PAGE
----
When not to file a libel lawsuit (Any Time Gutter & Screening edition)

|The Volokh Conspiracy |

Any Time Gutter & Screening Inc v. Loiacono, decided last week by a trial court, illustrates some problems with suing for libel. The court reports that the plaintiffs alleged that Vincent Loiacono—who had called Any Time Gutter & Screening (owned by Arthur Kaufman) for a quote—"made the following false statements" in a ripoffreport.com posting:

Kaufman said that pulling a permit was unnecessary.

Plaintiffs' estimate was significantly more expensive than other screen builders.

Plaintiffs were banned from Mr. Loiacono's residential community.

Plaintiffs were unlicensed, in violation of county code.

Plaintiffs were doing illegal gutter work in the Boynton Beach area.

But, according to the court,

Truth is a defense to defamation.

The undisputed evidence submitted to the Court is that Mr. Kaufman did tell Ms. Loiacono that pulling a permit for the screen enclosure job was unnecessary.

Likewise, Loiacono's statement that Plaintiffs were unlicensed is true, according to statements under oath from Broward and Palm Beach County officials.

Plaintiffs admitted that they were banned from Loiacono's community, albeit for a short time. Mr. Kaufman's business card was posted in the gatehouse under the name "Arthur Kaufman" and "Banned."

The undisputed evidence submitted to the Court is that Mr. Wexler [a Boynton Beach official] told Loiacono that he thought that he caught Plaintiffs performing illegal gutter work in the Boynton Beach area.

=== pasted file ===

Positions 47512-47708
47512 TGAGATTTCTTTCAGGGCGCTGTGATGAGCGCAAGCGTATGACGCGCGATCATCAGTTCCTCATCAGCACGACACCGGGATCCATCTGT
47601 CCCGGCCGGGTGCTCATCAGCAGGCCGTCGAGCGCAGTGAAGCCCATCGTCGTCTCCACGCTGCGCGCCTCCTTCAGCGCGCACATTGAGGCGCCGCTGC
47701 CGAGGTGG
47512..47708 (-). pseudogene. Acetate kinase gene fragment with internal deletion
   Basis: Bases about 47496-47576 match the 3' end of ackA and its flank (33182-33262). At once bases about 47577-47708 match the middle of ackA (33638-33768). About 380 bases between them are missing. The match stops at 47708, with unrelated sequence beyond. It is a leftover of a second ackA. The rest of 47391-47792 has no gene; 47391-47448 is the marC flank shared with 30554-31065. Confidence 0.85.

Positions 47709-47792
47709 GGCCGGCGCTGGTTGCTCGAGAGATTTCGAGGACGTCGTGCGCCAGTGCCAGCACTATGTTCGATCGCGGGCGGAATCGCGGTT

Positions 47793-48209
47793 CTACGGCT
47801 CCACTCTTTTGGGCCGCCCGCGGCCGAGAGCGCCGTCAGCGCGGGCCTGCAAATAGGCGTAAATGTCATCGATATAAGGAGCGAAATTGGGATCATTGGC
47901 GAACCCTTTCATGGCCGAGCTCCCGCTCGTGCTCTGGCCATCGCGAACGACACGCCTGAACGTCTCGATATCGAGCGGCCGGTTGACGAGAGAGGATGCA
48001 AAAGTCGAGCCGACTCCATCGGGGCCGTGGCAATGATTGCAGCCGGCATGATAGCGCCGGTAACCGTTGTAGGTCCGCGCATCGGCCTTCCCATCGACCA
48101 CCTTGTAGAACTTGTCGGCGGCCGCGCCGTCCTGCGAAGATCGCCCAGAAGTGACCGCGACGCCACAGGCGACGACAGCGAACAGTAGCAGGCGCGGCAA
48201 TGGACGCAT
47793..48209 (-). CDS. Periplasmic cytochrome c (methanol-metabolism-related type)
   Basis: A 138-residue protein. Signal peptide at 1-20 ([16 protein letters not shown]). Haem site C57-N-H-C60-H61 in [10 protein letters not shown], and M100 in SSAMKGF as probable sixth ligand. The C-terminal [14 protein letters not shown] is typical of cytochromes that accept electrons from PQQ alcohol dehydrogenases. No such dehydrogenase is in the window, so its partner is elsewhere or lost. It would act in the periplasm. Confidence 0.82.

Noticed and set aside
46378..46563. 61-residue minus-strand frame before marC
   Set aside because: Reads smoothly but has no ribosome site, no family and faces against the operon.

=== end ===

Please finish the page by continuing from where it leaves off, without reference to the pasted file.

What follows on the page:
Furthermore, Plaintiffs admitted they performed illegal gutter work in Broward and Palm Beach Counties. At his deposition, Mr. Kaufman refused to state whether he performed gutter work in Boynton Beach on condos or townhouses, which work requires a license in Palm Beach County. Accordingly, Plaintiffs failed to rebut the truth of the statement. And, the precise location of Plaintiffs' illegal contracting work in Boynton Beach (as opposed to Boca Raton) is not material in that the evidence demonstrates he performed illegal gutter work in Palm Beach and Broward Counties.

Moreover, according to the court, plaintiffs couldn't point to damages caused by the post—and any lost roofing business couldn't lead to a legal claim for damages, because "Plaintiffs, who are unlicensed, may not legally generate income from building gutters, screen enclosures or roofs." And because of all this,

Mr. Loiacono is entitled to tax his reasonable attorney's fees and costs because the lawsuit was a strategic lawsuit against public participation. The Court finds that Plaintiffs filed this lawsuit against Loiacono without merit and primarily because he exercised the constitutional right of free speech in connection with a public issue.

I emailed Mr. Kaufman yesterday to see if he had a response but haven't yet heard back from him; if I do, I'll be glad to pass along the response.